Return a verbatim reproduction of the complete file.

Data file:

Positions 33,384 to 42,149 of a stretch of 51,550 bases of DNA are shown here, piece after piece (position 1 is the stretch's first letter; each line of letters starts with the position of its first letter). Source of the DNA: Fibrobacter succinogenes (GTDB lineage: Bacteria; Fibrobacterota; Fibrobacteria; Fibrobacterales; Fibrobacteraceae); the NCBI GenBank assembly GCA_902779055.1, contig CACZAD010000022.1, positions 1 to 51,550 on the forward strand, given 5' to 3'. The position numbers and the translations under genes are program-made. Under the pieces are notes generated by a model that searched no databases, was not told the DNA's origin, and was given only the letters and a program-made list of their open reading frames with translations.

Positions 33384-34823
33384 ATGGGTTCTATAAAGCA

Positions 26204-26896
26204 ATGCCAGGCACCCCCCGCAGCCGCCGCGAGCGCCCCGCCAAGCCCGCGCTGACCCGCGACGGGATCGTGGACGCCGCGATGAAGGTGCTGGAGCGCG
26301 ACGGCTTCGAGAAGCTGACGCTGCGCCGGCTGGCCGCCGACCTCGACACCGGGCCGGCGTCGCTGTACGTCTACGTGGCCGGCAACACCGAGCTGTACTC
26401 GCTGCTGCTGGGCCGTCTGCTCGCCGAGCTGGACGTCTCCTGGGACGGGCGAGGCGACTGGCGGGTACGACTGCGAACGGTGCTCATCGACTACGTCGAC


Positions 33,384 to 42,149 of a stretch of 51,550 bases of DNA are shown here, piece after piece (position 1 is the stretch's first letter; each line of letters starts with the position of its first letter). Source of the DNA: Fibrobacter succinogenes (GTDB lineage: Bacteria; Fibrobacterota; Fibrobacteria; Fibrobacterales; Fibrobacteraceae); the NCBI GenBank assembly GCA_902779055.1, contig CACZAD010000022.1, positions 1 to 51,550 on the forward strand, given 5' to 3'. The position numbers and the translations under genes are program-made. Under the pieces are notes generated by a model that searched no databases, was not told the DNA's origin, and was given only the letters and a program-made list of their open reading frames with translations.

Positions 33384-34823
33384 ATGGGTTCTATAAAGCA

Positions 26204-26896
26204 ATGCCAGGCACCCCCCGCAGCCGCCGCGAGCGCCCCGCCAAGCCCGCGCTGACCCGCGACGGGATCGTGGACGCCGCGATGAAGGTGCTGGAGCGCG
26301 ACGGCTTCGAGAAGCTGACGCTGCGCCGGCTGGCCGCCGACCTCGACACCGGGCCGGCGTCGCTGTACGTCTACGTGGCCGGCAACACCGAGCTGTACTC
26401 GCTGCTGCTGGGCCGTCTGCTCGCCGAGCTGGACGTCTCCTGGGACGGGCGAGGCGACTGGCGGGTACGACTGCGAACGGTGCTCATCGACTACGTCGAC